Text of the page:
This past week, the board of regents of Morgan State University decided not to renew David Wilson’s contract as president of the Baltimore-based school. In my educated opinion, this decision is a grave mistake. 

Wilson is an exceptional leader. When I look across the landscape of university presidents for an example of an individual who is ethical, personable, forward-thinking, brave, data driven, charismatic, scholarly and committed to student-centered education, I think of Wilson. 

My perspective comes from many years of research in higher education: I have written extensively about historically black college and university presidents since 1997. I have penned long, peer-reviewed historical articles; written books on black leadership; and, most recently, authored several opinion pieces on the topic. I think I have a fairly good grasp on what constitutes excellent presidential leadership overall and especially within the HBCU context. 

Unlike many of its peers, Morgan State is thriving under Wilson’s leadership. The institution had a solid foundation, provided by former president Earl Richardson, and it was primed to move ahead rapidly under Wilson’s leadership.

Wilson’s stewardship has resulted in vast improvements, with the greatest accomplishments in grant procurement (including a $30 million federal grant), alumni giving, national exposure for its academic programs and retention rates. In addition to these, he has accomplished many more successes in his short tenure; they are listed in a letter he sent to the Morgan family Monday. By all measurable indicators, Wilson is a first-rate president.

 I have had many interactions with Wilson at national conferences and on the Morgan campus, and I have always been impressed by his energy, enthusiasm, intellect, drive and love for Morgan State. He makes no excuses and is fiercely committed to improving the school. I cannot imagine a better president for this time at the institution.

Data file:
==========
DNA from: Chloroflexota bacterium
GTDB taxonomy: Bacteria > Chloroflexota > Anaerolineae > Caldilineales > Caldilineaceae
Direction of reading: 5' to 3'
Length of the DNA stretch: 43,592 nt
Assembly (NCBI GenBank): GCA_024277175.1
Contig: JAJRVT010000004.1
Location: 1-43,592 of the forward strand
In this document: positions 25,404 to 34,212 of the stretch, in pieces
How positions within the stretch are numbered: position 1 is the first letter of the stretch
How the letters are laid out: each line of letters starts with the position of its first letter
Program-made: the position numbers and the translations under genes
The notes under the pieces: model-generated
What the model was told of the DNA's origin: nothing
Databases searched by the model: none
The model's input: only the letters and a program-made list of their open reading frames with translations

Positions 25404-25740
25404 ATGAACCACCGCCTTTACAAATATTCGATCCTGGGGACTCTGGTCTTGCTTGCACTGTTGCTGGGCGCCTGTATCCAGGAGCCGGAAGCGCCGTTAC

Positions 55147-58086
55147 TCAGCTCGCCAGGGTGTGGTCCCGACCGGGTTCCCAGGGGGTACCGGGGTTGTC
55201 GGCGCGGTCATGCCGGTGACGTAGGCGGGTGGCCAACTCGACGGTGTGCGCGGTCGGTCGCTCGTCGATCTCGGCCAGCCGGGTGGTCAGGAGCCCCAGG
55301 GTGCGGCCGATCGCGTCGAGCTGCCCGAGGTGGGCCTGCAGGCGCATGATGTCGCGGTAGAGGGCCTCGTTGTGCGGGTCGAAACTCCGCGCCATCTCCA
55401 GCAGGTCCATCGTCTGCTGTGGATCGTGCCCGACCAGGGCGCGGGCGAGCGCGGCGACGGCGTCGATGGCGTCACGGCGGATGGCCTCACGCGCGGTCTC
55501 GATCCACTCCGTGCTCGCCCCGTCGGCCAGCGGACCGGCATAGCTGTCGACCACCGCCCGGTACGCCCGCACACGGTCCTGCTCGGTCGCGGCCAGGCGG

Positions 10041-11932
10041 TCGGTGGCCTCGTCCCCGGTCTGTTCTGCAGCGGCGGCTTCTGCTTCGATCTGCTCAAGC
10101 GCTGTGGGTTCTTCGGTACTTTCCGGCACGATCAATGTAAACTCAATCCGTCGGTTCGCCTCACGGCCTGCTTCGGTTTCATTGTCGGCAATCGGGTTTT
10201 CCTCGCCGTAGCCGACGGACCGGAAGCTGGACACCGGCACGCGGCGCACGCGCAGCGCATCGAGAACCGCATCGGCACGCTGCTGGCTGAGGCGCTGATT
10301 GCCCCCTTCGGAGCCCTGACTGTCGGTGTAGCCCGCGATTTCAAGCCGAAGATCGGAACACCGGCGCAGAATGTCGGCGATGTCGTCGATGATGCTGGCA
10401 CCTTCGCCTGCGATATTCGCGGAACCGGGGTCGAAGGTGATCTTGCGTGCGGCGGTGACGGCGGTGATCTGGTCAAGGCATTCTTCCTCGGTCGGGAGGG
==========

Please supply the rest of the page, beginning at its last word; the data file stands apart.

The shunning of Wilson by the board leads me to ask: Why? With all of his accomplishments and strong leadership, why would it want to let him go?  I can think of no reason. What I do know is that over and over again, boards of trustees and boards of regents across the country have been making shortsighted decisions about presidential hires and contract renewals. All too often, they let petty politics get in the way of much needed leadership and the needs of students and university constituents. Some boards have had to reverse decisions after disgruntled faculty, students and alumni called their actions into question, even launching social media campaigns in an effort to reverse the decisions.

In the case of Wilson, I hope the Morgan community rises up and supports its president. He is a president worth keeping, and Morgan needs him.

Marybeth Gasman is a professor at the University of Pennsylvania. She is the author of “Fundraising at HBCUs: An All Campus Approach” (Routledge, 2011) and “Understanding Minority-Serving Institutions” (State University of New York Press, 2008).

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